An emerging mycoplasma associated with trichomoniasis, vaginal infection and disease.

Fettweis JM, Serrano MG, Huang B, Brooks JP, Glascock AL, Sheth NU, Vaginal Microbiome ConsortiumStrauss JF, Jefferson KK, Buck GA - PLoS ONE (2014)

Detection of “Ca. Mycoplasma girerdii” in mid-vaginal samples.Panel (A) shows relative abundance of major taxonomic groups in “Ca. M. girerdii” positive samples (1% 16S rRNA threshold): “Ca. M. girerdii” is colored red (A). Light colored bars represent other taxa. Dark blue circles represent samples positive for T. vaginalis by qRT-PCR, light gray circles represent negative samples. Panels (B–E) show fluorescence in situ hybridization detection of bacteria in mid-vaginal samples from two participants with clinically diagnosed trichomoniasis (subject 1, panels B, C and D; subject 2, panel E) by confocal laser scanning microscopy. Most bacteria were detected with fluorescein-labeled broad-range bacteria probe Eub338 (turquoise). “Ca. M. girerdii” was also stained with a Cy5-labeled probe targeting 16S rDNA (red). Nuclei were labeled with 4′6′-diamidine-2-phenylindole, dehydrochloride (DAPI, blue). Negative control with reverse complementary probe of Eub338 did not hybridize to any bacteria (data not shown). Scale bar = 10 µm.
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Related In: Results  -  Collection

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pone-0110943-g001: Detection of “Ca. Mycoplasma girerdii” in mid-vaginal samples.Panel (A) shows relative abundance of major taxonomic groups in “Ca. M. girerdii” positive samples (1% 16S rRNA threshold): “Ca. M. girerdii” is colored red (A). Light colored bars represent other taxa. Dark blue circles represent samples positive for T. vaginalis by qRT-PCR, light gray circles represent negative samples. Panels (B–E) show fluorescence in situ hybridization detection of bacteria in mid-vaginal samples from two participants with clinically diagnosed trichomoniasis (subject 1, panels B, C and D; subject 2, panel E) by confocal laser scanning microscopy. Most bacteria were detected with fluorescein-labeled broad-range bacteria probe Eub338 (turquoise). “Ca. M. girerdii” was also stained with a Cy5-labeled probe targeting 16S rDNA (red). Nuclei were labeled with 4′6′-diamidine-2-phenylindole, dehydrochloride (DAPI, blue). Negative control with reverse complementary probe of Eub338 did not hybridize to any bacteria (data not shown). Scale bar = 10 µm.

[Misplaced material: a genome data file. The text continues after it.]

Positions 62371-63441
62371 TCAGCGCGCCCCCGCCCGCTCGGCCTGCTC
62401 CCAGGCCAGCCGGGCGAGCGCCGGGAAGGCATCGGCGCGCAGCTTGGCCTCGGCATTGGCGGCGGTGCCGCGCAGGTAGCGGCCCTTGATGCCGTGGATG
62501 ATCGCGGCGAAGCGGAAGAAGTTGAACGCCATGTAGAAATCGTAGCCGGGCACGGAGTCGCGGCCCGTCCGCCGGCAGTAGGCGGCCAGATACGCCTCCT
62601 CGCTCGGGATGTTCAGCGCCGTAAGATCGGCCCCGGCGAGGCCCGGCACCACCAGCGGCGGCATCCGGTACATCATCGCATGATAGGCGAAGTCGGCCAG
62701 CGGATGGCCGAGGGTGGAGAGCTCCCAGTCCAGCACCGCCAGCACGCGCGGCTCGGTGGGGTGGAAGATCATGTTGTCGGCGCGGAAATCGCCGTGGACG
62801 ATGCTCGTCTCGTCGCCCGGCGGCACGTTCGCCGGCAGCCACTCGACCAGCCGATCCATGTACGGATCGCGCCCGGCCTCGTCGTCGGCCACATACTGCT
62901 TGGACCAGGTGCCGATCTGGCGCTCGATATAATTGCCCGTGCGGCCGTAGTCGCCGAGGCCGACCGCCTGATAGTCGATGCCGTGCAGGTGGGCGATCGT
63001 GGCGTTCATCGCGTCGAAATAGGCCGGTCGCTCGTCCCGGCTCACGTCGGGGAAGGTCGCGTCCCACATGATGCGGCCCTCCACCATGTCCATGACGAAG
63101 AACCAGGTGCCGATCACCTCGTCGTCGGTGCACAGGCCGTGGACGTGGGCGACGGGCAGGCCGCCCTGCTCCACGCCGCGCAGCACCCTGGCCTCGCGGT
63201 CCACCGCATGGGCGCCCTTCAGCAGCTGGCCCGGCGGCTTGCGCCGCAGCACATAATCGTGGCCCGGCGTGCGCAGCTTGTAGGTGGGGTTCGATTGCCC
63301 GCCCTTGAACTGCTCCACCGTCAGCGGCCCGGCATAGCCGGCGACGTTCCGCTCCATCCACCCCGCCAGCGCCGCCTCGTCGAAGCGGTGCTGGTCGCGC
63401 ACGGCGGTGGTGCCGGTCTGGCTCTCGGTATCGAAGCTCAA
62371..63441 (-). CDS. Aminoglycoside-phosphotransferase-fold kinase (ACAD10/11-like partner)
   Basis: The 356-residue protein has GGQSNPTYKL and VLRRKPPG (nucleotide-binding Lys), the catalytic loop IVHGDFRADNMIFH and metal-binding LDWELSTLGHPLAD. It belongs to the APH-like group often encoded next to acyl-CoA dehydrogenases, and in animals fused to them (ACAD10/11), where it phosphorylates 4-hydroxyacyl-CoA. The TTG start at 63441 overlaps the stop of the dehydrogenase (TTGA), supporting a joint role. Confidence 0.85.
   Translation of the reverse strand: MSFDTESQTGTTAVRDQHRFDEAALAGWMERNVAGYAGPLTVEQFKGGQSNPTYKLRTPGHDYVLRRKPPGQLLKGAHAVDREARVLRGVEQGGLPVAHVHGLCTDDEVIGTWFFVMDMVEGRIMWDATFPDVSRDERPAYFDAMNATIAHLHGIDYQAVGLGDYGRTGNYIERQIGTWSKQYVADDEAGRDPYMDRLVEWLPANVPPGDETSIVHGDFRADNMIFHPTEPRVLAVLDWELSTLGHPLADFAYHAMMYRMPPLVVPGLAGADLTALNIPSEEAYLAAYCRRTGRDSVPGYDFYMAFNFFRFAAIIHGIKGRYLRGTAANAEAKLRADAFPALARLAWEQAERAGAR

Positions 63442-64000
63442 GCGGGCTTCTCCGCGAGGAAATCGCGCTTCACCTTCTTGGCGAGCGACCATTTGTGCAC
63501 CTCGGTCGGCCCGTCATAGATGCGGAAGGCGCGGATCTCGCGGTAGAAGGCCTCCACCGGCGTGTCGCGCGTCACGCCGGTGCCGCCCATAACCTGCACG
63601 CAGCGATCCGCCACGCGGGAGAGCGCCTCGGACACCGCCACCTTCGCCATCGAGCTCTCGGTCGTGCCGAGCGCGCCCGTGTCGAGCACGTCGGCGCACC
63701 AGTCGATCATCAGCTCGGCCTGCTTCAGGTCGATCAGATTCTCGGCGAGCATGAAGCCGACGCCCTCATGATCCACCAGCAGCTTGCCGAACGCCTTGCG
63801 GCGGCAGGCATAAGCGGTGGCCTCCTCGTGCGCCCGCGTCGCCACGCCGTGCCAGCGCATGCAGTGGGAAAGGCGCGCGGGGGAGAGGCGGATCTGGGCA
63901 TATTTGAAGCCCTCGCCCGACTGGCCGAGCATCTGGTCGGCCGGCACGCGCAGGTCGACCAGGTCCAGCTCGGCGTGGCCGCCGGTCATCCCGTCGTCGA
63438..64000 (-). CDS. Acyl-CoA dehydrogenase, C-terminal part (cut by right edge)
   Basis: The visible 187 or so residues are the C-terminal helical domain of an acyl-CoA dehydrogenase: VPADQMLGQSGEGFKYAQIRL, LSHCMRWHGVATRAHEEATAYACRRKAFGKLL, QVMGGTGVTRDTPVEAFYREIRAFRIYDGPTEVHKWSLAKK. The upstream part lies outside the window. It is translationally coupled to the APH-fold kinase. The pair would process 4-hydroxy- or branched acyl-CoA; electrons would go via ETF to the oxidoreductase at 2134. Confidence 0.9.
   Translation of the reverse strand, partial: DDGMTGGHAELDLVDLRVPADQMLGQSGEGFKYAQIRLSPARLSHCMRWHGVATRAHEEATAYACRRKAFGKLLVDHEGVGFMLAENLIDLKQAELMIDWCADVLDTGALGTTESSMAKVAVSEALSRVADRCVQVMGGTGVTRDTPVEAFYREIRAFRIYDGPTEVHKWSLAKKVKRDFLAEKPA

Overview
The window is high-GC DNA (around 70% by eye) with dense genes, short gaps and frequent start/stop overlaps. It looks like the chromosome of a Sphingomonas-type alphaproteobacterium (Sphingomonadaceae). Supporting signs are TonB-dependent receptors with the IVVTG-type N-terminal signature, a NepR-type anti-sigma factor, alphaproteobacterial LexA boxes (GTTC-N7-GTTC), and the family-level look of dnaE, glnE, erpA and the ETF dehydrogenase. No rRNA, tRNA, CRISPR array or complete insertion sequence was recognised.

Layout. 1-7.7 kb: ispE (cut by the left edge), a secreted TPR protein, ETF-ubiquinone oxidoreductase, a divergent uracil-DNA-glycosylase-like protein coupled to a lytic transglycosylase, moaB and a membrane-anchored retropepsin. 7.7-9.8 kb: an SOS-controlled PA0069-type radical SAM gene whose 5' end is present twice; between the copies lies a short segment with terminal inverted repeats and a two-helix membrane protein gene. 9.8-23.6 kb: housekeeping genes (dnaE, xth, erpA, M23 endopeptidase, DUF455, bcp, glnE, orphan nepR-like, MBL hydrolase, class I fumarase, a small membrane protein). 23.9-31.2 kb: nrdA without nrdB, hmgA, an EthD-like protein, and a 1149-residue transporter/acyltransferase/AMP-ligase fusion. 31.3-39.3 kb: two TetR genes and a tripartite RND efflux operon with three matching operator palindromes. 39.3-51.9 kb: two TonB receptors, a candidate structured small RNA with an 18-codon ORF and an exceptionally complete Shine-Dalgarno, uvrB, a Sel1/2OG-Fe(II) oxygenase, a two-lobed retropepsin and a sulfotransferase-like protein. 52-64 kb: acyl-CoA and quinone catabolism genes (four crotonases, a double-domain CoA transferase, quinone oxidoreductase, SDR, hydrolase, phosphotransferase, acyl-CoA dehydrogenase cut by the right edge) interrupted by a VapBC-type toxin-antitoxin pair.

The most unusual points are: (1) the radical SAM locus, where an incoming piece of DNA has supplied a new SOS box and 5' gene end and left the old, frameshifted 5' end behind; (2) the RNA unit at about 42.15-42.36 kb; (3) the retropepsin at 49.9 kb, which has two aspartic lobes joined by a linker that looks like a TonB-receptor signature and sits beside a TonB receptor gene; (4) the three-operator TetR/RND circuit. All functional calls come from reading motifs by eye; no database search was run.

Mentions: Up to half of all T. vaginalis infections are asymptomatic and undiagnosed [11]. We performed real-time qRT-PCR on all mid-vaginal samples positive for “Ca. M. girerdii” and found that 49 of the 51 (96%) women who carried the mycoplasma at a 1% threshold by 16S rRNA gene profiling also carry T. vaginalis (Figure 1A; Table 1). Even at a lower 16S rRNA threshold of 0.1%, 61 of 72 (85%) of women who carried “Ca. M. girerdii” were T. vaginalis positive. Thus, “Ca. M. girerdii” exhibits an unusually strong correlation with trichomoniasis. We also found that “Ca. M. girerdii” was associated with both of the previously described genotypes of T. vaginalis [23], [24], type 1 and type 2 (Figure S3), indicating a broad-range association with this infectious disease. Both T. vaginalis genotypes have been reported in the HIV-positive women [25]. Additional studies are needed to determine whether “Ca. M. girerdii” co-infection contributes to the increased risk of HIV acquisition and transmission or to adverse pregnancy outcomes associated with trichomoniasis.

Bottom Line: Here, we characterize an uncultivated vaginal mycoplasma tightly associated with trichomoniasis that was previously known by its 16S rRNA sequence as "Mnola." In this study, the mycoplasma was found almost exclusively in women infected with the sexually transmitted pathogen Trichomonas vaginalis, but rarely observed in women with no diagnosed disease.The genomes of four strains of this species were reconstructed using metagenome sequencing and assembly of DNA from four discrete mid-vaginal samples, one of which was obtained from a pregnant woman with trichomoniasis who delivered prematurely.Genes encoding proteins with high similarity to potential virulence factors include two collagenases, a hemolysin, an O-sialoglycoprotein endopeptidase and a feoB-type ferrous iron transport system.

View Article: PubMed Central - PubMed

Affiliation: Department of Microbiology and Immunology, Virginia Commonwealth University, Richmond, Virginia, United States of America; Center for the Study of Biological Complexity, Virginia Commonwealth University, Richmond, Virginia, United States of America.

ABSTRACT
Humans are colonized by thousands of bacterial species, but it is difficult to assess the metabolic and pathogenic potential of the majority of these because they have yet to be cultured. Here, we characterize an uncultivated vaginal mycoplasma tightly associated with trichomoniasis that was previously known by its 16S rRNA sequence as "Mnola." In this study, the mycoplasma was found almost exclusively in women infected with the sexually transmitted pathogen Trichomonas vaginalis, but rarely observed in women with no diagnosed disease. The genomes of four strains of this species were reconstructed using metagenome sequencing and assembly of DNA from four discrete mid-vaginal samples, one of which was obtained from a pregnant woman with trichomoniasis who delivered prematurely. These bacteria harbor several putative virulence factors and display unique metabolic strategies. Genes encoding proteins with high similarity to potential virulence factors include two collagenases, a hemolysin, an O-sialoglycoprotein endopeptidase and a feoB-type ferrous iron transport system. We propose the name "Candidatus Mycoplasma girerdii" for this potential new pathogen.

Show MeSH
Related in: MedlinePlus